Confidence In American Banks Is Low Amid Continued Financial Sector Tumult
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Nearly half of Americans are concerned about the security of their bank deposits after the failure of multiple financial institutions, according to a survey from Gallup unveiled on Thursday.

Silicon Valley Bank and Signature Bank, both of which had large majorities of account holders with balances above the maximum threshold guaranteed by the Federal Deposit Insurance Corporation, collapsed in early March as customers rushed to withdraw their funds. Neither insured nor uninsured deposits at the former two banks lost access to their balances. First Republic Bank was nevertheless obtained and subsequently sold by regulators on Monday as unease continued, while PacWest announced the possibility of a sale on Thursday, and other regional banks with reduced deposit levels faced turmoil on the stock market.

Some 19% of Americans are “very worried” about the safety of their funds deposited in banks and other financial institutions while 29% are “moderately worried,” according to the survey from Gallup. Around 30% are “not too worried,” and, on the other hand, 20% are “not worried at all.”

Gallup conducted the poll between April 3 and April 25, the month after Silicon Valley Bank and Signature Bank collapsed. First Republic Bank had not yet failed at the time of the survey.

The FDIC maintains the Deposit Insurance Fund, which guarantees accounts with balances less than $250,000. Depositors can hold an unlimited number of insured accounts provided they are hosted at separate financial institutions backed by the FDIC, which fills the Deposit Insurance Fund with fees on banks rather than taxpayer dollars.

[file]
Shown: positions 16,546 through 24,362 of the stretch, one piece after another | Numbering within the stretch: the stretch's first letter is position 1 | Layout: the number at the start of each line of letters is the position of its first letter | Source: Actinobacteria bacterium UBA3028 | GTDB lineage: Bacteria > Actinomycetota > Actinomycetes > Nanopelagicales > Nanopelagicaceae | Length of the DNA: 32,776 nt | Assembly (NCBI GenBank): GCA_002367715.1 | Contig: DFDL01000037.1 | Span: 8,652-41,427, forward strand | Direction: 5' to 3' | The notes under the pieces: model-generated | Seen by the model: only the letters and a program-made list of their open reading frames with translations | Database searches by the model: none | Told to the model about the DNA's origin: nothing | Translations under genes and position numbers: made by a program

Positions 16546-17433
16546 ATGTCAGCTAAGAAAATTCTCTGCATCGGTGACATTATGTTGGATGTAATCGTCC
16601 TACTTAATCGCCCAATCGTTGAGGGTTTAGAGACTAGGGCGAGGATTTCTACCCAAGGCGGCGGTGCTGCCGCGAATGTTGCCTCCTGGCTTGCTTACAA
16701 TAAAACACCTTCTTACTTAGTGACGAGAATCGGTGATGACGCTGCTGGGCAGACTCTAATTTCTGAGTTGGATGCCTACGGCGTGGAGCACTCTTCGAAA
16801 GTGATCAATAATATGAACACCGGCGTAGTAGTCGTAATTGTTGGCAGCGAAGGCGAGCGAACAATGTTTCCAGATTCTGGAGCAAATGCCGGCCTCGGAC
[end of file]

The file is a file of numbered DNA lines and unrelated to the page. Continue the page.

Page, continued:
Gallup noted that heightened concern about the security of deposits could emerge from either “lack of awareness of the protections for small accounts provided by federal deposit insurance” or “fear of a snowball effect that could bring down federal insurance as well.”

Whether or not concerns about the banking system are justified, regulators have sought to assure investors and depositors in recent weeks that the financial sector is supported.

Republicans and independents were more likely than Democrats to state that they were at least “moderately worried” about the safety of their bank accounts, according to Gallup. Respondents with lower annual household incomes and those without college degrees were also more likely to express worry. Party affiliation was likewise a strong predictor of respondent sentiments about the 2008 financial crisis: Democrats were more likely than Republicans to state that they were “very” or “moderately worried” two months before the election of President Barack Obama, while levels of concern fell for Democrats and rose for Republicans in the month after his election.


The continued volatility in the financial sector occurs after Federal Reserve Chair Jerome Powell declared on Wednesday afternoon that the banking system remains “sound and resilient.” He said at a press conference that officials are “committed to learning the right lessons from this episode and will work to prevent events like these from happening again.”

Monetary policymakers concluded that instability in the banking system warrants a recession forecast for the end of the year, followed by a predicted recovery over the course of the subsequent two years. “If banking and financial conditions and their effects on macroeconomic conditions were to deteriorate more than assumed in the baseline, then the risks around the baseline would be skewed to the downside for both economic activity and inflation, particularly because historical recessions related to financial market problems tend to be more severe and persistent than average recessions,” minutes from a recent Federal Reserve meeting said.

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